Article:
Space data - crops

University academics are also working with national and international companies to use satellite data to map crop types and crop harvest dates to evaluate and quantify crop waste residues. Crop waste residue can be used for pyrolysis to generate alternative energy sources and secondary products for developing communities, with the University currently focusing on West African countries, namely Nigeria, Sierra Leone and Liberia. The research, funded by InnovateUK, is showcased on the government website.

James Webb Space Telescope

The James Webb Space Telescope will be the largest and most complex astronomical instrument ever launched into space. It is a joint project between NASA and the European Space Agency, with the UK contributing one of the three core instruments, the Mid-Infrared Spectrograph (MIRI). MIRI will enable the exploration of the ‘obscured universe’, and with a mirror over twice the size in diameter of the famous Hubble telescope, MIRI will be over 400 times more sensitive than any current ground-base or space infrared telescopes. Engineering design and testing took place at the University, and while a shutdown of NASA facilities has delayed the launch, NASA have announced a new launch date of October 2021.

Earth from space.

BepiColombo carries two X-ray spectrometers; MIXS, and SIXS which will work together to measure the surface composition of Mercury. No-one has sent an imaging X-ray telescope to any planetary body before, so MIXS offers ground-breaking potential for scientific discoveries and firmly establishes the UK’s scientific contribution to the BepiColombo mission.

Our space heritage 

In 1960, Professor Ken Pounds, Emeritus Professor of Space Physics, paved the way for space exploration in the UK by establishing the Space Research Group at the University of Leicester. A year later, the first Leicester-built instrument in space was launched aboard a Skylark Rocket, sparking an iconic moment for space exploration in the UK. The Skylark Rocket used in that successful launch - one of only 11 surviving Skylark Rockets worldwide - can still be seen on display in the foyer of the Physics and Astronomy building at the University of Leicester.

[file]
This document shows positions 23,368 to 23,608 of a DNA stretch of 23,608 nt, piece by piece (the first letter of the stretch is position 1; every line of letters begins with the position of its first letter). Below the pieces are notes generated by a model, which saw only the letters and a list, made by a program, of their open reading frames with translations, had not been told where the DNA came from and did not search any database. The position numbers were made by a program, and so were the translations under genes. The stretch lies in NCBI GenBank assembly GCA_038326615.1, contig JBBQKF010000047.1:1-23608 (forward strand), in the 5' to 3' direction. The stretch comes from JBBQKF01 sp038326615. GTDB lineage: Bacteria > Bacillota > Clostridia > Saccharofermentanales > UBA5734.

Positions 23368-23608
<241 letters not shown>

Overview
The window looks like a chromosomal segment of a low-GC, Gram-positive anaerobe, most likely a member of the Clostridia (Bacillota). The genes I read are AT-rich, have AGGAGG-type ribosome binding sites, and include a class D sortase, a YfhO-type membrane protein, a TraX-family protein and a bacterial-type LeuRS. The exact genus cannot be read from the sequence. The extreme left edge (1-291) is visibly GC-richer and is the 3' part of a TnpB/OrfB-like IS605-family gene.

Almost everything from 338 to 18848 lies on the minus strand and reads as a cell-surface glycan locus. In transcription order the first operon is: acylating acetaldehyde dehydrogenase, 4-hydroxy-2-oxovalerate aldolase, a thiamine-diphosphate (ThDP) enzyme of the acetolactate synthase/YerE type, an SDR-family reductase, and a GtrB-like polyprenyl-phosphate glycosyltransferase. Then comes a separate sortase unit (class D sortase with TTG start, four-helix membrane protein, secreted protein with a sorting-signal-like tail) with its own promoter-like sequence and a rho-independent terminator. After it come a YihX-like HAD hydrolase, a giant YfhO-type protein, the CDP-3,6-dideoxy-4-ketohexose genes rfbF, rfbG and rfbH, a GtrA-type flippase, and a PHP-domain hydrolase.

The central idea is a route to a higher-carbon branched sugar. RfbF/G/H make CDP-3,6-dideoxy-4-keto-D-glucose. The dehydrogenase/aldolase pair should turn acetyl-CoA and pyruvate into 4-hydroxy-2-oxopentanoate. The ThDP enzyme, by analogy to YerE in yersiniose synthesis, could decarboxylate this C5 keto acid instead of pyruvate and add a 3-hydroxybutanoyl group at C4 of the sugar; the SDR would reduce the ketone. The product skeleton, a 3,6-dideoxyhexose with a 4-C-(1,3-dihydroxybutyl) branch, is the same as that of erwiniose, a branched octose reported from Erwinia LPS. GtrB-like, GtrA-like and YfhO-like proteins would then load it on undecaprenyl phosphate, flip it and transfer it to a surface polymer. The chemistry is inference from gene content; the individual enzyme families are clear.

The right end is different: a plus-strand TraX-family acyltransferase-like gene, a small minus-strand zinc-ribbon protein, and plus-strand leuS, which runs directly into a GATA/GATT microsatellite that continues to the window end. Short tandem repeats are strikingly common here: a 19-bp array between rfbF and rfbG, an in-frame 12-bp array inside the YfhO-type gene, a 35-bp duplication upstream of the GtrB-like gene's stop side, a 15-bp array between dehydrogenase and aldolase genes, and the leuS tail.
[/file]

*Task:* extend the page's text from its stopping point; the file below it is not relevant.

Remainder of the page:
From 1967 on, there has been at least one piece of Leicester-built equipment operating in space every year, and the University is proud to be involved in 90 space missions since the inception of the Space Research Group.

The future is bright

The University already leads the UK for it space and earth observation research, having discovered the first known black hole in our galaxy and building over 90 instruments launched into space since 1960. However, the University is also looking to the future; working with local partners and an £100 million investment, we are developing an innovation and incubation park that will establish Leicester as world-leading centre for space research. Aside from being a world-leading cluster for innovative research and innovation in space and earth observation, Space Park Leicester will play a major role in supporting the UK’s post-COVID economic recovery. Space Park Leicester is set to produce up to 2,500 jobs and contribute £715m GVA to the UK economy. By 2030, it is predicted it will have helped the Government secure £40 billion of revenue from the global market, increasing space sector jobs in the UK by 185 per cent.